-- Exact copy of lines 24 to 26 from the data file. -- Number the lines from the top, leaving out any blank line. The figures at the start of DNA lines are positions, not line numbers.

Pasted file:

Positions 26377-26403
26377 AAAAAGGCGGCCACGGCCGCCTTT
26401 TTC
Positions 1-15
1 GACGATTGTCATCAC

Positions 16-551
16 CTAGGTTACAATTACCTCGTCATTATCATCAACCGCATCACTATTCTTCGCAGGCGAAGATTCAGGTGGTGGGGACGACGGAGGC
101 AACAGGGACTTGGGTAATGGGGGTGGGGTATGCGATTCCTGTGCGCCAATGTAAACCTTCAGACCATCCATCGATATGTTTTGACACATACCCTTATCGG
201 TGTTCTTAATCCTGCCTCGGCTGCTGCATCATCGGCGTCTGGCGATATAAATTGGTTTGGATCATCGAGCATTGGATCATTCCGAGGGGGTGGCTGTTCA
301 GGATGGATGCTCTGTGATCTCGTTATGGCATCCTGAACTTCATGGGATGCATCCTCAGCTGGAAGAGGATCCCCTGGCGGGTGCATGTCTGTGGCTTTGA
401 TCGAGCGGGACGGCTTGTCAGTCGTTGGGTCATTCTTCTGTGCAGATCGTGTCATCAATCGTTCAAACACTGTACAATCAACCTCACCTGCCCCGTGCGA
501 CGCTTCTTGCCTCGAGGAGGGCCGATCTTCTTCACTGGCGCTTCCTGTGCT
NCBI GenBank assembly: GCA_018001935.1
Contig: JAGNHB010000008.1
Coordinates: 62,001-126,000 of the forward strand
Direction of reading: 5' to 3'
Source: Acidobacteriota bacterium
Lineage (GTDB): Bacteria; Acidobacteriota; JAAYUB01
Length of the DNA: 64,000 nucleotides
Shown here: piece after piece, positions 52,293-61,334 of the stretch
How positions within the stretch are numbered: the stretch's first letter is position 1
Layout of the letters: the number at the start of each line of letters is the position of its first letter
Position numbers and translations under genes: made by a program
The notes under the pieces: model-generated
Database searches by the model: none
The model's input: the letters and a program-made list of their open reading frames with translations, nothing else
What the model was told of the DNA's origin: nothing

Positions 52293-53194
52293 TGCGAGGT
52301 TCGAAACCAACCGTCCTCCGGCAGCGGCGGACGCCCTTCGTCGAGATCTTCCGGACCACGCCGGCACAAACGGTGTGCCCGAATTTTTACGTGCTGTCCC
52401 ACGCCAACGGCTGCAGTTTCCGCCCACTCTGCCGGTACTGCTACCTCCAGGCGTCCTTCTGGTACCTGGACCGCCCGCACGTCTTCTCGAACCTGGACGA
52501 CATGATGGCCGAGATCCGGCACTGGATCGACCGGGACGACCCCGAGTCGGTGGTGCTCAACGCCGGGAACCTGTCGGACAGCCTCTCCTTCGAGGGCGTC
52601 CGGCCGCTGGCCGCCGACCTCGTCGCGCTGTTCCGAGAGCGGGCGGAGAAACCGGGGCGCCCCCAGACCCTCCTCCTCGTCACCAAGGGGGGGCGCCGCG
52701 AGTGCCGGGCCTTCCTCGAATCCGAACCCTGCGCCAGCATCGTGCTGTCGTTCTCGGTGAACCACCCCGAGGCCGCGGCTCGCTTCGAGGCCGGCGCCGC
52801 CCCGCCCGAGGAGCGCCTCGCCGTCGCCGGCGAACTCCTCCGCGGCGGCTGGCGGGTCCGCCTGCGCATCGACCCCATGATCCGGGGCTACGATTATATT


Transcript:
The notes under the pieces: model-generated
Database searches by the model: none
The model's input: the letters and a program-made list of their open reading frames with translations, nothing else